Chatham County Leaders Consider Growth Moratorium
Posted May 22, 2007 10:55 p.m. EDT
Updated May 23, 2007 7:43 a.m. EDT
Pittsboro, N.C. — Chatham County Commissioners said they've had to raise taxes one too many times, and now they're considering a plan to control growth.
About 15,000 homes are coming online in the county, and from water and sewer lines to roads and schools, its feeling the squeeze.
“Chatham County needs to catch its breath, so to speak,” said resident Barbara Ford.
Commissioners have considered a temporary halt on growth -- a moratorium that would limit new subdivisions to 25 homes each for the next year. Commissioner Mike Cross said it’s the responsible thing to do.
“The growth is coming we want to try to develop smartly,” Cross said.
There are two competing thoughts at play in growing counties like Chatham, which considered the alternatives at a meeting Tuesday night. Some residents said they feel that increasing the tax base can keep property taxes down, while others say growing drives them up.
At the public hearing Tuesday, residents voiced what they don't want to become.
“Wake County has seen massive development in the last decade,” said resident Mary Lucas. “They have a school system in disarray.”
“I moved here from Cary to get out of the madness,” said resident Kathleen Hundley.
Wake County leaders are considering their own options in controlling the costs of growth. Lawmakers are considering bills to allow Wake County voters to increase the sales tax or apply a fee for selling a home.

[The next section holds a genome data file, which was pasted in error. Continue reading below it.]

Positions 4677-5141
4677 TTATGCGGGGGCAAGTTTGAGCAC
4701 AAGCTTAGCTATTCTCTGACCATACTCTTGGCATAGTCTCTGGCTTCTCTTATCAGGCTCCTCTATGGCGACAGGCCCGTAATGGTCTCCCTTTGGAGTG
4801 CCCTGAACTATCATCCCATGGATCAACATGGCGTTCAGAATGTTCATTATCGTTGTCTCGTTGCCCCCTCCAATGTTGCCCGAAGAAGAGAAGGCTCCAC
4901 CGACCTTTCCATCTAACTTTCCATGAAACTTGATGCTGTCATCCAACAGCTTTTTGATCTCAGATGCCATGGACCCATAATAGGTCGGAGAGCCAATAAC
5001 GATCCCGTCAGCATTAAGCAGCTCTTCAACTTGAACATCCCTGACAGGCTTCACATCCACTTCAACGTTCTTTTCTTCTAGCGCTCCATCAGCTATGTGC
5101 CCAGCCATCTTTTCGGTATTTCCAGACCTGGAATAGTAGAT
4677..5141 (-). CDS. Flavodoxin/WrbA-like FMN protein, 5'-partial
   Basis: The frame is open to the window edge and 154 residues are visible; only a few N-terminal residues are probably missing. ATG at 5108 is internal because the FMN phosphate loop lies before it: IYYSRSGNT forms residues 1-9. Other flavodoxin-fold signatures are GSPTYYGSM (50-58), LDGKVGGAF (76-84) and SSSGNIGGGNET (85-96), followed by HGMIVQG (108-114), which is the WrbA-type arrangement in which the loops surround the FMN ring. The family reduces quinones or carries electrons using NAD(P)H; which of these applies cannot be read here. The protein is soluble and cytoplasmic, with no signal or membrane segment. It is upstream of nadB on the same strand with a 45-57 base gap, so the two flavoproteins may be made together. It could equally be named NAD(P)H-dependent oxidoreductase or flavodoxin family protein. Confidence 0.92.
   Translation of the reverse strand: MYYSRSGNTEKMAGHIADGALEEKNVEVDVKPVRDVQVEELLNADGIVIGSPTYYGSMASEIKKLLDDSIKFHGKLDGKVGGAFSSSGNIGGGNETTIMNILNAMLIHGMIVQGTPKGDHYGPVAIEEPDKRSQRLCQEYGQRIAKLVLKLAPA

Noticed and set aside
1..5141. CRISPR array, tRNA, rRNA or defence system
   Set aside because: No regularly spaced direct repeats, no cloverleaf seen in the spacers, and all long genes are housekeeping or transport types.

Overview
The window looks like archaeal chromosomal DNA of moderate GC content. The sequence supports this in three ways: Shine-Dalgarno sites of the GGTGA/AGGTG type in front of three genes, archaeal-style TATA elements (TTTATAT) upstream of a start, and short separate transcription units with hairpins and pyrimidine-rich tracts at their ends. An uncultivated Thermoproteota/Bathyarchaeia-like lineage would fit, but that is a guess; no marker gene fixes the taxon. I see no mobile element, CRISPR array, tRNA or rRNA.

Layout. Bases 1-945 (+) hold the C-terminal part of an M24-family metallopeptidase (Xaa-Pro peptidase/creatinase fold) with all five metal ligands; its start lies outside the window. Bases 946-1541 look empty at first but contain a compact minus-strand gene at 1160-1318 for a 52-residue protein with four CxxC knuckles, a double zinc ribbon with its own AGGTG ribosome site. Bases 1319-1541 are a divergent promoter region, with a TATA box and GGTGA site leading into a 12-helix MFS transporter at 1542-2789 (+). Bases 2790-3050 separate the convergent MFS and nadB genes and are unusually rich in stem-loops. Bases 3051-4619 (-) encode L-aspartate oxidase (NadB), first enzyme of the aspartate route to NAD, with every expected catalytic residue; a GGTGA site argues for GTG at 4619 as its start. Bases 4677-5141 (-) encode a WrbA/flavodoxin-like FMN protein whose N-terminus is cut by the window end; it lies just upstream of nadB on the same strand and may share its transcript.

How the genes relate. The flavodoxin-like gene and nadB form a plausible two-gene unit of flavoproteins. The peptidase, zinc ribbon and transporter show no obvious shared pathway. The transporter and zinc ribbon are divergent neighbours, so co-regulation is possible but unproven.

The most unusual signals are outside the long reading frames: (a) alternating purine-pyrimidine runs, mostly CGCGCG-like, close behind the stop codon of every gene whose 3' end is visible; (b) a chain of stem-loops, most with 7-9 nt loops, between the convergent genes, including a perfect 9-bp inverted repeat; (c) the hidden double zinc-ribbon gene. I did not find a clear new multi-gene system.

Those with ties to home builders say the growth-control ideas are bad for the business that fuels the local economy.
“The moratorium will hurt economic development,” said Frank Thomas with the Orange, Durham and Chatham Home Builders Association.
“To say ‘No more, stop,’ it sends a message to the rest of the region, ‘We're closed for business, you're not welcome,’” said Chris Sinclair with the Triangle Community Coalition.
Opponents of the Chatham County moratorium said communities can work with developers to set aside land for roads, parks and schools. A new piece of legislation even allows developers to build schools and lease them. Wake County has a pilot project with that idea in the works.
No decisions were made at Tuesday’s meeting in Chatham County. County Commissioners will draft an ordinance and take it up at a future meeting.